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Título

Resource allocation and sucrose mobilization in light-limited eelgrass Zostera marina

AutorAlcoverro, Teresa ; Zimmerman, Richard C.; Kohrs, Donald G.; Alberte, Randall S.
Palabras claveResource allocation
Light
Seagrass
Carbon balance
Photosynthesis
Fecha de publicación1999
EditorInter Research
CitaciónMarine Ecology - Progress Series 187 : 121-131 (1999)
ResumenThis study evaluated the ability of Zostera marina L. (eelgrass) to balance the daily photosynthetic deficit by mobilization of carbon reserves stored in below-ground tissues during a period of extreme winter light limitation. A quantitative understanding of the mobilization process and its limitations is essential to the development of robust models predicting minimum light levels required to maintain healthy seagrass populations. Plants were grown in running seawater tanks under 2 light regimes. One treatment was provided with 2 h irradiance-saturated photosynthesis (Hsat) to produce severe Light Limitation, while control plants were grown under 7 h Hsat, simulating the typical wintertime condition in Monterey Bay, California, USA. Although plants maintained under 2 h Hsat were more severely carbon limited than plants grown under 7 h Hsat, whole-plant carbon balance calculated from metabolic needs and growth rates was negative for both Hsat treatments. The eelgrass studied here responded to negative carbon balances by suppressing the production of new roots, depleting sucrose reserves, and effecting a gradual decrease in growth rate and an increase in the activity of sucrose synthase (SS, E.C. 2.4.1.13) in sink tissues in the terminal stages of carbon stress. The 7 h Hsat plants survived the 45 d course of the experiment while the plants grown under 2 h Hsat died within 30 d, even though one-third of their carbon reserves remained immobilized in the rhizome. Thus. extreme Light limitation can prevent full mobilization of carbon reserves stored in below-ground tissues, probably through the effects of anoxia on translocation. Metabolic rates, particularly photosynthesis and respiration of the shoot, were unaffected by prolonged carbon limitation in both treatments. The patterns observed here can provide useful indices for assessing the state and fate of seagrass ecosystems in advance of catastrophic declines.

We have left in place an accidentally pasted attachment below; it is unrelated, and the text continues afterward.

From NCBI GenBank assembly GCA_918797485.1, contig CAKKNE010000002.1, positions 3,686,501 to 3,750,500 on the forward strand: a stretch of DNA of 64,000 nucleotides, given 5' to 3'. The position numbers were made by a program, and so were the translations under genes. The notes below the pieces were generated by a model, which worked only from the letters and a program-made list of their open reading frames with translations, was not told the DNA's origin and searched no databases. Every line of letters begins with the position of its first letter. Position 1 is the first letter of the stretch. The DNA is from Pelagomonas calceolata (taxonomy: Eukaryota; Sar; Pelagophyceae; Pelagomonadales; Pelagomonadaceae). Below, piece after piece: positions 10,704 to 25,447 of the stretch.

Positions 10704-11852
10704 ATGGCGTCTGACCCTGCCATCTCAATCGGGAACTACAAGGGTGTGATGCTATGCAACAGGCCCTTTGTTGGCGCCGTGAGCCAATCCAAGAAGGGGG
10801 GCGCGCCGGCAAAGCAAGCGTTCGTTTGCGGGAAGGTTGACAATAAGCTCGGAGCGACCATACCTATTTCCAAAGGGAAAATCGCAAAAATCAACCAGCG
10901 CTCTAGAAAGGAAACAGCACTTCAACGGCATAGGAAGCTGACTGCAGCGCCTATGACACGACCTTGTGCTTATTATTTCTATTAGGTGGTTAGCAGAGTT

DescripciónEste artículo contiene 12 páginas, 9 figuras, 4 tablas.
Versión del editorhttp://dx.doi.org/10.3354/meps187121
URIhttp://hdl.handle.net/10261/150050
DOI10.3354/meps187121
ISSN0171-8630
E-ISSN1616-1599
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